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Mets fine Callaway, Vargas for roles in incident

@AnthonyDiComo
June 24, 2019

PHILADELPHIA -- A day after a clubhouse altercation between Mickey Callaway, Jason Vargas and a reporter at Wrigley Field, the Mets fined Callaway and Vargas but did not issue further discipline. Callaway initially declined to apologize for his actions, before calling reporters back into his office two hours later to

PHILADELPHIA -- A day after a clubhouse altercation between Mickey Callaway, Jason Vargas and a reporter at Wrigley Field, the Mets fined Callaway and Vargas but did not issue further discipline. Callaway initially declined to apologize for his actions, before calling reporters back into his office two hours later to issue a public apology.

“I can’t control the actions of others or the words of others, but I can always control my reaction to those things,” Callaway said. “I think everybody deserves respect, regardless of job title or role. I hope people can understand that this is a tough game played by passionate competitors, and I hope moving forward that we can all do our jobs honestly, critically.”

Vargas spoke about his role in the altercation for 20 seconds, calling it “unfortunate for all parties” and “an unfortunate distraction,” then walked away without taking questions. The Mets tabbed Jacob deGrom, who was not in the room when the incident took place on Sunday afternoon, to be their spokesman following a team meeting addressing the situation. He, also, tried to turn the focus forward to the Mets’ four-game series against the Phillies, which began Monday at Citizens Bank Park.

More than a dozen extra New York-based and national media members changed their schedules to be at the series opener, as did Mets general manager Brodie Van Wagenen, who met with Callaway and Vargas and later announced the discipline. A source said the fines totaled $10,000 apiece for Vargas, who is making $8 million this season, and Callaway, whose salary is not public but who reportedly makes around $850,000. The Mets do not expect Major League Baseball to hand down any additional punishment.

“The Mets organization does not condone the behavior that took place yesterday,” Van Wagenen said. “We are committed to trying to create a healthy work environment for everybody.”

According to those present, the altercation began when Callaway walked by a reporter who said, “See you tomorrow, Mickey,” following Sunday’s 5-3 Mets loss to the Cubs. Callaway verbally accosted the reporter in response, and Vargas made a physical threat before the reporter left the clubhouse.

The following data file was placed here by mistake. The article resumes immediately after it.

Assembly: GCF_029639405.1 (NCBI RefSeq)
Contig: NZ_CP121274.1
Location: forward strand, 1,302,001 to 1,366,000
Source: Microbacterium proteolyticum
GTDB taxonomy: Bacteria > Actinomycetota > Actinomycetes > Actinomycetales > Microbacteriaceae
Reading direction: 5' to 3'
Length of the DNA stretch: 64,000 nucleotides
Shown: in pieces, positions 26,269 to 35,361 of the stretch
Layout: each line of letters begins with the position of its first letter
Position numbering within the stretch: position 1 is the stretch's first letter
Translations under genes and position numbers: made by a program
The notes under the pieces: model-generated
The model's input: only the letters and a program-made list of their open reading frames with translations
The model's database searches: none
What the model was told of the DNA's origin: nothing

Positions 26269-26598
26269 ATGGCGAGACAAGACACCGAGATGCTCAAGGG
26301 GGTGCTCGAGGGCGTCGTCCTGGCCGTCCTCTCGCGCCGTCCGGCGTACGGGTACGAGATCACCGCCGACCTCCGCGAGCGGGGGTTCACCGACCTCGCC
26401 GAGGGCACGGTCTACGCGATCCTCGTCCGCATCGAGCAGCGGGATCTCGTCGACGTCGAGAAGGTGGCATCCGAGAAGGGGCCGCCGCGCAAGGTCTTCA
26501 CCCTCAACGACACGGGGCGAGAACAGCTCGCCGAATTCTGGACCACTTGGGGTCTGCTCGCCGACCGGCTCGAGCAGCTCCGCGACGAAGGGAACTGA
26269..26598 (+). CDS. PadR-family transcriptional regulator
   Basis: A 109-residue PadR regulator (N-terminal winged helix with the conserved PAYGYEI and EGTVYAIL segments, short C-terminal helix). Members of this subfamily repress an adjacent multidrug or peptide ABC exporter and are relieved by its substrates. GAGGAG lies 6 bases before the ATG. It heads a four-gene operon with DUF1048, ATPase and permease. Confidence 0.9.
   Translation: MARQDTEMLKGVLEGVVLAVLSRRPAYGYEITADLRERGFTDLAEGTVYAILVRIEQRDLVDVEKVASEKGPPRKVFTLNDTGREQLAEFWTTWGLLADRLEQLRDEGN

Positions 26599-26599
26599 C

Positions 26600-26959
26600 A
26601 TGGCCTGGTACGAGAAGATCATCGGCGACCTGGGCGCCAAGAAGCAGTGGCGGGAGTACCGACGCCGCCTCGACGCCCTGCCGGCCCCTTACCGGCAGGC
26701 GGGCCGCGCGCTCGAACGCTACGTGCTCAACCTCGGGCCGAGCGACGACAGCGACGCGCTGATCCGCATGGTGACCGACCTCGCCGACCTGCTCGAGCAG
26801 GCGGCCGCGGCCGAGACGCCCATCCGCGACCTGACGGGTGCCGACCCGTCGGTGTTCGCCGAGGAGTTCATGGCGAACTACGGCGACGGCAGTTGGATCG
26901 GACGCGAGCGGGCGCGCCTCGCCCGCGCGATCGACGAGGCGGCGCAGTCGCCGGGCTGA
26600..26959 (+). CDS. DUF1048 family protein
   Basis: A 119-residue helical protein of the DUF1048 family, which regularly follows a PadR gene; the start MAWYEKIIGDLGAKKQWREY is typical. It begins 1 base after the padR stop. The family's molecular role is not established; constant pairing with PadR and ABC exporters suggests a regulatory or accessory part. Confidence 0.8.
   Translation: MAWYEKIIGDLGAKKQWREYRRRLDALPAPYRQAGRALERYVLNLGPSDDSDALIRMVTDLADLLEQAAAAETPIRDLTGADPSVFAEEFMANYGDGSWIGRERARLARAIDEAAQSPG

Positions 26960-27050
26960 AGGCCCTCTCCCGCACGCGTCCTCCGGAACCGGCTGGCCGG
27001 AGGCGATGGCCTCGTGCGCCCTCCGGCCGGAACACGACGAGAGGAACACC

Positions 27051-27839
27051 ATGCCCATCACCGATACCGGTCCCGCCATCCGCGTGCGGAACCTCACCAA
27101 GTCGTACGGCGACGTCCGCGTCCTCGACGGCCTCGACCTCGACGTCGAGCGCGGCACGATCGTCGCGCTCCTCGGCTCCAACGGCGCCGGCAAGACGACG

Van Wagenen called the altercation “disappointing” and “regrettable on many levels,” but said he still has full confidence in Callaway’s management of the Mets. The second-year manager entered Monday’s play with a 37-41 record in 2019; Van Wagenen has given him public backing on three different occasions this season alone.

“My confidence remains the same in Mickey’s ability to do his job,” Van Wagenen said Monday.

Initially when discussing the altercation, Callaway offered little in the way of contrition, chalking his actions up to being “a passionate competitor.” He cracked a joke in response to one question, and he offered defense of his actions by saying: “Billy Martin punched a reporter one time. It’s just part of the game. I’m a passionate guy about baseball and I’m a tough competitor.”

Asked directly if he was sorry, Callaway answered: “I can control my reactions better, absolutely.”

Following that press conference, Callaway said, he “got feedback” on his statements and wished to change them. About an hour before game time, he called a group of reporters back into his office to tell them he did indeed apologize to Newsday’s Tim Healey, the reporter in question. Healey declined comment on the situation.

“I apologized for my reaction,” Callaway said. “I regret it. I regret the distraction it’s caused to the team. And it’s something that we’ll learn from. It’s something I’m not proud of. I’m not proud of the distraction. I’m not proud of what I did to Tim. So for that, I’m definitely sorry.”

Anthony DiComo has covered the Mets for MLB.com since 2007. Follow him on Twitter @AnthonyDiComo, Instagram and Facebook.